Tobie brought Roman a mug of tea as he sat at her dining room table checking his email on her laptop. Tobie's house was always comfortable, and her husband Ty was always glad to see him, but even so, Roman felt uncomfortable imposing on them. Hell, he didn't even have any clothes of his own anymore.
"At least the insurance will cover it," Tobie said encouragingly, sitting down beside him.
"That doesn't get the restaurant open any faster. You remember how long it took to build that addition in the first place. If we're open again in six months, we'll be lucky. We're going to miss Christmas, New Year's, and Valentine's. That's half of our big take nights. Not to mention the attrition of our reputation when there's no word of mouth." Sighing, he shoved the laptop aside. "We'll be starting from scratch when we do open."
"So we start from scratch. You're young, Roman, you've got the time."
"I was so close, Tobie. That review in last month's Philadelphia Magazine had started to get us some real attention."
"And you'll get there again, sweetie. You've just gotta believe."
Roman didn't want to. Right now, after all the work he'd put into building his business, he just wanted to wallow in self-pity.
Tobie wasn't one to allow that. "What about the catering business?"
"Shit." He pulled the laptop back and called up their event schedule. "We're going to have to start making calls. If we can at least find some decent substitutes for people, maybe we can preserve at least some of our reputation."
"What about doing it ourselves?"
"Tobie, we don't have a kitchen. We can't make a grilled cheese sandwich right now, let alone cater for a hundred or more."
She rolled her eyes. "So get a kitchen, Roman. Don't be obtuse. The insurance covers temporary facilities while the restaurant is being rebuilt."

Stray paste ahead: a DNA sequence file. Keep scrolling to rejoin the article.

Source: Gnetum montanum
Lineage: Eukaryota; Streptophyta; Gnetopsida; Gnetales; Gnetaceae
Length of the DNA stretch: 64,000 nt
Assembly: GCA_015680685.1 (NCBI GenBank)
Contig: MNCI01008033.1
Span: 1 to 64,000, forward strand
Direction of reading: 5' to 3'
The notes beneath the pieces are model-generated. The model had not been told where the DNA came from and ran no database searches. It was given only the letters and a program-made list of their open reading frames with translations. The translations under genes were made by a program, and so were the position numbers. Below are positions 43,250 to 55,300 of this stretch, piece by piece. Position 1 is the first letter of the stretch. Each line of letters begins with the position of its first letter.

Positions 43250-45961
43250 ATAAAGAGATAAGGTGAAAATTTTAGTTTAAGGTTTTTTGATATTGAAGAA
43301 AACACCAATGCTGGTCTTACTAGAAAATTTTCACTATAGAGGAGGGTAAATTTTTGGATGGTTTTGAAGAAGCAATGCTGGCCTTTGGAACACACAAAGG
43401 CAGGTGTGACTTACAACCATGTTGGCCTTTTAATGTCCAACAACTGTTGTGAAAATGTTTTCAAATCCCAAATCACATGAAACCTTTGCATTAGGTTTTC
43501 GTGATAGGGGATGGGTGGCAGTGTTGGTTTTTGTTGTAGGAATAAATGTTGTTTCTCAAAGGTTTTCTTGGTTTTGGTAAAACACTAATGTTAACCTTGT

"It would take a month to get something like that operational. I'd have to find a space, order the equipment, get it installed and inspected--"
"So do it already! What are you planning to do for the next six months, sit around and feel sorry for yourself?"
Her outburst pulled him up short. "Well, no, but..."
"No buts, Roman. You're really good at seeing the glass half empty. If you're serious about keeping this business afloat, you don't have time for that. We can get the word out, contact all the local vendors, make the connections we need to make the catering the primary focus of the business and keep your name out there, but you have to make the decision to do it."
She was right and he knew it. He'd been letting self-pity cloud his judgment and he told her as much. "I'll call the realtor in the morning. And I'll ask Jamie and Mo to stay on, but tell the girls they're free to move on if they need to. We'll give them good references, but maybe they'll still do service at the events for us."
Tobie relaxed back into her chair, cradling her tea. "There. Doesn't that feel better?"
"Not really. We're still going to take a hit on the Gulbransen wedding. The food's already ordered and there's no way we can be ready in two weeks."
"So we need to find another kitchen."
"Where are we going to find a restaurant-grade kitchen on that kind of short notice?"
"There are kitchens all over the place standing empty more often than not. My church has almost as good a set-up as Geary's did."
Roman shook his head. "No way the health inspector would buy that. Besides, the wedding's on a Sunday afternoon."
"Well, what about a fire hall? Those are inspected and approved."
"They're not going to loan out their facilities to a private business."
"Roman, you're throwing up roadblocks again. You don't know what they will or won't do until you ask. Besides," she took a sip of her tea, looking innocent, "it would give you another chance to talk to that cute fireman who was flirting with you."
"What? What fireman?"
"The blond one I saw you talking to."
"He wasn't flirting with me, Tobie. He was just telling me the status of the fire."
She sighed. "Roman, you are a handsome, intelligent man and a talented chef, but your social skills are laughable. That boy was hitting on you."
"No? Prove it. Go talk to him about renting their kitchen."
"Fine, I will. But you'll see. You're imagining things."
"Oh, I'm imagining things alright." Her leer was positively wicked.